Summer has officially started on June 21st and many people are making preparations for their longed-for Summer holiday. As The Netherlands is part of Europe,
there are many ways to visit nearby countries at reasonable cost. Especially France, Spain and Italy are very populair destinations for Dutch people because of the warm temperatures and rich cuisines. But there also several interesting locations to be discovered inland which might be even just an hour by car. In this blogpost I would like to give you an inside into the Dutch countryside by introducing you to Giethoorn; a small village in the province of Overijssel in the east of The Netherlands also known as “the Venice of the north”.At first sight, the Dutch countryside might not be the most inspiring landscape. It’s typical imagery is that of flat plains as far the the eye can see, with maybe a few cows or some other cattle. True, there are no mountains in the Netherlands, and perhaps not much exciting wildlife to encounter. However, in Giethoorn these elements work surprisingly well, as this small idyllic village, with its’ beautiful traditional houses and small canals, feels like a hidden gem it the quiet scenery. It is simply fairytale-like.
The name Giethoorn is originally derived from the word ‘geitenhoorn’, which means ‘goat horn’. It is said that the early pioneers who settled in the area found a lot of goat horns in the soil due to a storm surge which killed a lot of goats in 1170. Goat horns are also part of the village’s coat of arms. The village’s main road is long and narrow and only accessible by foot or bicycle. Alongside the road lies one of the canals and stand many small, cute bridges which connect the land to the small islands the houses are build on. On this road are some shops, café’s and restaurants and even a few museums and and galleries to enjoy. Everything is at very short distance and everything can easily be explored in one day.
One museum I recommend is the farmhouse museum called “‘t Olde Maat Uus’. It was built within an old original farm and opened 1988. It demonstrates the local traditions and culture of Giethoorn. Next to the entrance is the welcoming sight and smell of local elderly in traditional wear baking crispy waffles which are for sale. Inside the museum all kinds of objects which are connect to the traditional farm life are displayed and a narrated slideshow illustrates how life used to be is available (unfortunately, this is only available in Dutch). Most interestingly, it shows that the people of Giethoorn really used to do anything by boat. The traditional boat of Giethoorn is called ‘punter’. It is a long, narrow boat which is pushed forward with a large wooden rod, not by using paddles. (This is another reason why Giethoorn reminds people a little bit of venice; because of the gondolas.) A punter seemed necessary for all households in Giethoorn as some places were only accessible by water. Also commerce largely depended on it for transport. At the museum pictures are on display of the milkman making his rounds by punter, as well as the cheesemonger. Turf was transported by punter to be sold in the city and even cattle was moved on a wider type of boat. The punter also ties into local traditions as it was also used to transport the body of a deceased one. All women and elderly would sit around the casket and the men would walk next to it on land. On the day I visited Giethoorn, a wedding took place and the bride and groom sat in a beautifully decorated punter which took them to the church. Although many of the traditional ways of transport and trade have been replaced, I think the canals and life both on land and on water will also be an important part of Giethoorn’s culture. A very popular thing to do in Giethoorn is obviously to rent a boat. Luckily, the only choice is not a punter, but there are also many motorised boats available. Part of the area is also a natural reserve with several waterways and thus accessible by boat. A route through the reserve and main canal next to the main road takes about two hours and is a very pleasant getaway for some real peace and quiet. The scenery is typically Dutch; large stretches of green plains, a huge blue sky, little waterways and ducks, geese, cows, horses, goats and birds along the way. It is very different from everyday life in Amsterdam.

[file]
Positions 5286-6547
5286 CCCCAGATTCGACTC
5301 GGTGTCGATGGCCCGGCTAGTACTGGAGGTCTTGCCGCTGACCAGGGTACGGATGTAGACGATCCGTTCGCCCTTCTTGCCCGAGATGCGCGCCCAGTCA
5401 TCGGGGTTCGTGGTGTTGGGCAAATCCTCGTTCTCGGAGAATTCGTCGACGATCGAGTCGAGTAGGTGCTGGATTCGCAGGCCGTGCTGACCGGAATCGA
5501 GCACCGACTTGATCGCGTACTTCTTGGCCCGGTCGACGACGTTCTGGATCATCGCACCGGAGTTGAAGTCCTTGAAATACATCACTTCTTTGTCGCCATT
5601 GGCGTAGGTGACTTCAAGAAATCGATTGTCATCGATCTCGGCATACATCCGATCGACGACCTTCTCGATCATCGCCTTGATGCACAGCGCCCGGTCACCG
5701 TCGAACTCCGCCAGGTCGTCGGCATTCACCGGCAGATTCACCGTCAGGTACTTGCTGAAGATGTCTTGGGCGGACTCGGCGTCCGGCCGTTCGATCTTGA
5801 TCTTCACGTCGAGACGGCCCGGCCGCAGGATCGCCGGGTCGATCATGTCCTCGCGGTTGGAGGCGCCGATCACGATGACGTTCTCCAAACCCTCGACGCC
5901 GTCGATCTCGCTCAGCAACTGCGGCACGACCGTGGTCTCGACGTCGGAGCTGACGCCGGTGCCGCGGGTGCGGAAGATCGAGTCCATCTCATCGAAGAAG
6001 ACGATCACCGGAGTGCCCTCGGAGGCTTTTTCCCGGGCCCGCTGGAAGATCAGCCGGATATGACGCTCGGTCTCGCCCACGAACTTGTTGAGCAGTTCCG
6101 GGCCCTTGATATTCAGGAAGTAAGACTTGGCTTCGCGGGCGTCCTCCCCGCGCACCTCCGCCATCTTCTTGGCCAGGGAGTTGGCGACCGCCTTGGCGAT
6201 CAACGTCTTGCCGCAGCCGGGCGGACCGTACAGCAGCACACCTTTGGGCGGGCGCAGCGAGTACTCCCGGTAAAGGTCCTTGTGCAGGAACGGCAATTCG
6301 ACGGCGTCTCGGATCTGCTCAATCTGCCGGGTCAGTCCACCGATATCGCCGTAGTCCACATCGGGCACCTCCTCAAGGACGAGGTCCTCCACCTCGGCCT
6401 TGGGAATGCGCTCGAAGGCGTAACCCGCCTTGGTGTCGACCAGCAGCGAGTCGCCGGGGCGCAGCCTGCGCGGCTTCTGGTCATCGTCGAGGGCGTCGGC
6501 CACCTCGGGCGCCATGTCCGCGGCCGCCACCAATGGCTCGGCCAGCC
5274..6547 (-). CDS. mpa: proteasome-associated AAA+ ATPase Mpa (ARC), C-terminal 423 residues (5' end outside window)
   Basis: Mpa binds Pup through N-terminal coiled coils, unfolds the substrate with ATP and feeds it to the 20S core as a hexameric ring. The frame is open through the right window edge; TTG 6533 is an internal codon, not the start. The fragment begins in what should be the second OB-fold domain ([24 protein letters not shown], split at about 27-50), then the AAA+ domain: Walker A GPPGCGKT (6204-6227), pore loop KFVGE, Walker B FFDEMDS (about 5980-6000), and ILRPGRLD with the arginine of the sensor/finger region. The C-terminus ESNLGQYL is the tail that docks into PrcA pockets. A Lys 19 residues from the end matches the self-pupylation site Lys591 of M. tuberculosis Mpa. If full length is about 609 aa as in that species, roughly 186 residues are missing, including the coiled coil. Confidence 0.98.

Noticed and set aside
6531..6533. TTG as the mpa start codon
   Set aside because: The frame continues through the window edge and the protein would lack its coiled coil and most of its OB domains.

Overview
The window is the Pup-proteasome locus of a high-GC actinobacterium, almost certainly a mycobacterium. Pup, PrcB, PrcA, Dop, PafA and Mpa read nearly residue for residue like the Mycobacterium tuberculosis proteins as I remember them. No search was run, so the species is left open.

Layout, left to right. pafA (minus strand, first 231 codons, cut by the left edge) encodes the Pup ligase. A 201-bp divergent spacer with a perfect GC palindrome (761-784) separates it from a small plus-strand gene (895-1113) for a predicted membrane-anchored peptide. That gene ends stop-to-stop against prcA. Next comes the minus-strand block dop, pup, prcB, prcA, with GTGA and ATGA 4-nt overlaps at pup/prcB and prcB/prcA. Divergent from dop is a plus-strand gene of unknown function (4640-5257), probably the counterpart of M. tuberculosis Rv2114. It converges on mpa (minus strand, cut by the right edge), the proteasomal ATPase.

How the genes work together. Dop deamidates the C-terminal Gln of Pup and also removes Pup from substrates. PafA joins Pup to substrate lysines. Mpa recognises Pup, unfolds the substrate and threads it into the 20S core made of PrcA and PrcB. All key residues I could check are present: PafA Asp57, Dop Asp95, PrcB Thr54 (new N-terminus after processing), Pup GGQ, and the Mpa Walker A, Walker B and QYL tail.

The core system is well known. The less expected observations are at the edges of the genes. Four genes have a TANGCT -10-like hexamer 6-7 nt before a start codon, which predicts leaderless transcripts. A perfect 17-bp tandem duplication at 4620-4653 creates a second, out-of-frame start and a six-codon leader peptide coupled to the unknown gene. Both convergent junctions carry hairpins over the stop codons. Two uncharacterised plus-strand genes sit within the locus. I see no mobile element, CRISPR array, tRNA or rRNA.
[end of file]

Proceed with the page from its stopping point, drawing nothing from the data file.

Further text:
Lastly is the local food. Anyone works up an appetite from walking around and being on the water all day. Although local cuisine might not be very different from standard Dutch cooking, the attention to the use of local ingredients is definitely reflected in the taste of the food. A real treat after a long day. Here is the picture is the clubsteak, made from meat from local cows with mushrooms and onions. Definitely something I recommend.
The Dutch countryside has some varieties and different areas are popular in different seasons, but if you ever get the chance to spend an extra day or two in The Netherlands, please consider it an options to explore the simply but pittoresque culture and scenery which is at the root of our history.
- Martha Hickey
- AgeSnake（ HEBI ）
- JobTeacher, Illustrator
She was born and raised in Amsterdam and has lived in Japan for 2,5 years as part of her studies. She is very interested in the connection between culture and communication between Dutch and Japanese. Other than that, She enjoys riding her bike, working as a teacher, illustrator and trying-out new cafe's with friends. Graduated from Leiden University in 2014 (MA Asian studies/Japan), She is now developing Dutch learning materials for native Japanese learners which also explain cultural differences.
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